Per Vladimiro de la Mora Honc, the president of the Mexican Federation of Aerospace Industry, expectations for the aeronautic industry are just as promising for 2020, where Mexico will position itself as the 10th largest country producing in the aeronautic sector.One of the reasons why foreign companies have decided to invest in The Bajio region is due to its excellent location, which facilitates effective northern and southern exportation of goods. From the Bajio the access to the main exits are easily reached by railway, the highways, and the sea ports which allows its products efficient transportation to any part of the world. Additionally, the country has stable public policies that protect the investor and promote transparency. The qualified workforce is another fundamental factor that has strengthened The Bajio’s attractiveness for investments. There are over 5,000 engineering graduates per year in Guanajuato, helping to place Mexico within the Top ten countries for numbers of engineering graduates. This has been affirmed by Lintel, a construction-related company whose main customers are Japanese corporations.
These conditions have lead, according to the General Director of Jetro-Mexico, Tadashi Minemura, to increased Japanese investments into the country, especially in the automotive sector and Tier 2 supplier base. EL Bajio has over a thousand Japanese companies, mainly in Guanajuato, Celaya, Irapuato, Salamanca, Aguascalientes and some parts of San Luis Potosi.
Another growth factor for Japanese investments has been that “Mexico is a country with a low-operating cost in regards to automotive manufacturing. In Japan, an employee would cost around $110 USD per employee in terms of manufacturing a car, while in Mexico the cost is $88 USD”, Mario Fernandez Davalos assured, Leading Member of Japanese Practices for KPMG in Mexico.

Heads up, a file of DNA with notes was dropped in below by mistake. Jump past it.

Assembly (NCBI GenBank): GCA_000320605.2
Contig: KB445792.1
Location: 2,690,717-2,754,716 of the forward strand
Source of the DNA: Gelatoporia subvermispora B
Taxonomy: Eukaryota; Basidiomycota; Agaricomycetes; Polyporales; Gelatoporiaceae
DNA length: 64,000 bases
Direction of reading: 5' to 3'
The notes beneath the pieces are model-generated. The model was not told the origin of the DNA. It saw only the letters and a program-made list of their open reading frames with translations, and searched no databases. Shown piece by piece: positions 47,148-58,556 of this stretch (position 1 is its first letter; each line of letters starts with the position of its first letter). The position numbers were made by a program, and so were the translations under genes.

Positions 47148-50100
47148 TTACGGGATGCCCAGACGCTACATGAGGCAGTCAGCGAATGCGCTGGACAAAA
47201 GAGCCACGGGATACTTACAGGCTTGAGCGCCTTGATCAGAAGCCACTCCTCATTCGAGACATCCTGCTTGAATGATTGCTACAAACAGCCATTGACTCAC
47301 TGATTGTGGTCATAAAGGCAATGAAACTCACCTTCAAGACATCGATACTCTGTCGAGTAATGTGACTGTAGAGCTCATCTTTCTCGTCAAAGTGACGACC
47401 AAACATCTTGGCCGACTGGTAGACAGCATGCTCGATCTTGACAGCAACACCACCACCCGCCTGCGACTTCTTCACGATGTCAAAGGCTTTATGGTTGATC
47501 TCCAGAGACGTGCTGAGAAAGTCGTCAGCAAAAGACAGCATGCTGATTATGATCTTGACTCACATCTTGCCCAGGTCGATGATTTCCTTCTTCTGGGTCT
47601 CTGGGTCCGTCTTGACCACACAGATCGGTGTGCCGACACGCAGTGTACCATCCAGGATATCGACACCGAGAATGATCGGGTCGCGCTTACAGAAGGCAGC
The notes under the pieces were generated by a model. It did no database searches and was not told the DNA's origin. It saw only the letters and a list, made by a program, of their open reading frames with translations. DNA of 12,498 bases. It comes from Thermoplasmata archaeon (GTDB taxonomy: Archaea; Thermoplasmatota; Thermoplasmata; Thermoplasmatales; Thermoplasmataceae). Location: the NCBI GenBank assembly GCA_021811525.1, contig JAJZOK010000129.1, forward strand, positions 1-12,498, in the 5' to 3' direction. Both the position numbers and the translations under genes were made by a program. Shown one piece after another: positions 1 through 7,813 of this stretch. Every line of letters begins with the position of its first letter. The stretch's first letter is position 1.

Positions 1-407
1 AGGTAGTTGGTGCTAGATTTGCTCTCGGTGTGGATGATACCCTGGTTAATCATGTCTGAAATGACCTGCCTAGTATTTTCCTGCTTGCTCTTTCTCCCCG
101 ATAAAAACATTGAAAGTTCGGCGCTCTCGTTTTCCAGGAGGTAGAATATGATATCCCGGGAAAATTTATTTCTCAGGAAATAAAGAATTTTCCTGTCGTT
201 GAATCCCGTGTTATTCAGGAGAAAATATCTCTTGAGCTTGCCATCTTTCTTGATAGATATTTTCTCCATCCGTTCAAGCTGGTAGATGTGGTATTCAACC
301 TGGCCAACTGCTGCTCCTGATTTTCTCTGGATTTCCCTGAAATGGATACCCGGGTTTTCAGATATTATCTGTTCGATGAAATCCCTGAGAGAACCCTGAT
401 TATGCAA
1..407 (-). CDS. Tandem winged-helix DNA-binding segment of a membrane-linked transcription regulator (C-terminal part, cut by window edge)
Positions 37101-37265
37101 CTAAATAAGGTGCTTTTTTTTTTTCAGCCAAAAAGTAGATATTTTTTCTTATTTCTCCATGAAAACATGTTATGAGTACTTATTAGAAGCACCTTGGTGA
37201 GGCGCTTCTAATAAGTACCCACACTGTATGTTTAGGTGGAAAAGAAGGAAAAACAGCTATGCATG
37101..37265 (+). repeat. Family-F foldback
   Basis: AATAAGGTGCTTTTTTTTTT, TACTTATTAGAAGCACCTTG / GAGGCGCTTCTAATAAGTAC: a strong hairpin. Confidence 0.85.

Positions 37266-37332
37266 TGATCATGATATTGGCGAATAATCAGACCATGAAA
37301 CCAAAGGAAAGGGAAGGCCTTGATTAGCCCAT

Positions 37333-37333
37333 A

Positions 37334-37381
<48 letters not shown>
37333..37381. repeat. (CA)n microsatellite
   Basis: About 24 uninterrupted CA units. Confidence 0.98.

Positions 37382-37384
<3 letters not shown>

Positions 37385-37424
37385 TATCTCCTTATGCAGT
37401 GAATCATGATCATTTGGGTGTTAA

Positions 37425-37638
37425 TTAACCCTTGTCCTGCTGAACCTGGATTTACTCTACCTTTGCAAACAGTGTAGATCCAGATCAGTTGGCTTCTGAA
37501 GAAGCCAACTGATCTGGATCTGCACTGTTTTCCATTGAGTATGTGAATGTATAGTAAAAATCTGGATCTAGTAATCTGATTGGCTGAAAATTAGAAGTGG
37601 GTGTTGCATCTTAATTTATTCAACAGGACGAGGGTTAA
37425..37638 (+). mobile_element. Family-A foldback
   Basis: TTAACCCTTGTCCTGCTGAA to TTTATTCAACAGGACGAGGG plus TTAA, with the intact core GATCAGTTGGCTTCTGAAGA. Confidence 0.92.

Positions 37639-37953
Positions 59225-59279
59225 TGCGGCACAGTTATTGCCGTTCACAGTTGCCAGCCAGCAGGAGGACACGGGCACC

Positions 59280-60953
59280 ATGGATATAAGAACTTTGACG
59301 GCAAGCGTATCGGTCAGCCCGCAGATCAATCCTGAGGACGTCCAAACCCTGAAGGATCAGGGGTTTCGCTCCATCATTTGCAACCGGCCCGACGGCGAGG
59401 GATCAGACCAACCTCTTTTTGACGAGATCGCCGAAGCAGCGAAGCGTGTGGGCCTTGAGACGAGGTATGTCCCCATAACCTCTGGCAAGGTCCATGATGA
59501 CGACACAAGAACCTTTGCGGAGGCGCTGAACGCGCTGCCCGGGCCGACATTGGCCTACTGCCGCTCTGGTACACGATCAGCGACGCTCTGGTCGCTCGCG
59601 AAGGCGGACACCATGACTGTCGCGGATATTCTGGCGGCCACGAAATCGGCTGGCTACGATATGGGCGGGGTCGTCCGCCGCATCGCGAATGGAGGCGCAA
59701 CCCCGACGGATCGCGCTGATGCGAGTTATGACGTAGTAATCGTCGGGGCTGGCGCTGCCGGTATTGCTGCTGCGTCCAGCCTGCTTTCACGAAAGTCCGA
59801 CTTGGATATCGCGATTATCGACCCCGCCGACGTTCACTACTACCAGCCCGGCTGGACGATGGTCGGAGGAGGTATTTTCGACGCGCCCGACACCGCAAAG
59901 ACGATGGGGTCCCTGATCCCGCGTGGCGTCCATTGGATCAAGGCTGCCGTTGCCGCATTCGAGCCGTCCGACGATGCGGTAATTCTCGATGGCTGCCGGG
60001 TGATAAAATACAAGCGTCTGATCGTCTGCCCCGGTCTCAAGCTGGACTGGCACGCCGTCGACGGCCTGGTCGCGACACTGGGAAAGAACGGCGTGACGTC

Japanese companies are not the only ones to see the growing market of opportunities in the Bajio region, French investors continue ramping up their commercial relationships with our country despite the commercial uncertainty that Donald Trump’s arrival has generated, the president of the French Foreign Trade Counsel in Mexico, Dominique Azam affirmed. He added, “After 2 months of uncertainty regarding what is transpiring between the US and Mexico, the French companies are now optimistic, and will confirm investments in the short, medium and long-run. We must not forget that many of these companies are devoted to the internal market.”
The General Director of ProMexico, Paulo Carreño King, declared that over 30 French corporations in the automotive, agricultural and energy sectors have shown interest in expanding their business to Mexico and are currently in negotiations.
Canada is going through the same situation, as it has decided to strengthen its investments in the country, per Françoise Ouellet, VP of the Canadian Chamber of Commerce in The Bajio region (CanCham). He also emphasized the increase in the exchange rate parity between the US and Mexico, and the attractive cost of the workforce in the industrial sector.
For every 10 cars manufactured in Mexico, 4 are manufactured in the Bajio region. In three of the Bajio states, Aguascalientes, Guanajuato and San Luis Potosí, they together produce about 1.5 million cars per year, a figure lke that of the United Kingdom and higher than that of Russia and Turkey. Additionally, it is estimated that by 2020 the production in the Bajio, as a whole, will be 2,150,00 units, a figure similar to Canada’s production, and above the production of France.
Mexico has surged as a main destination for foreign investment, and The Bajio region is its industrial diamond.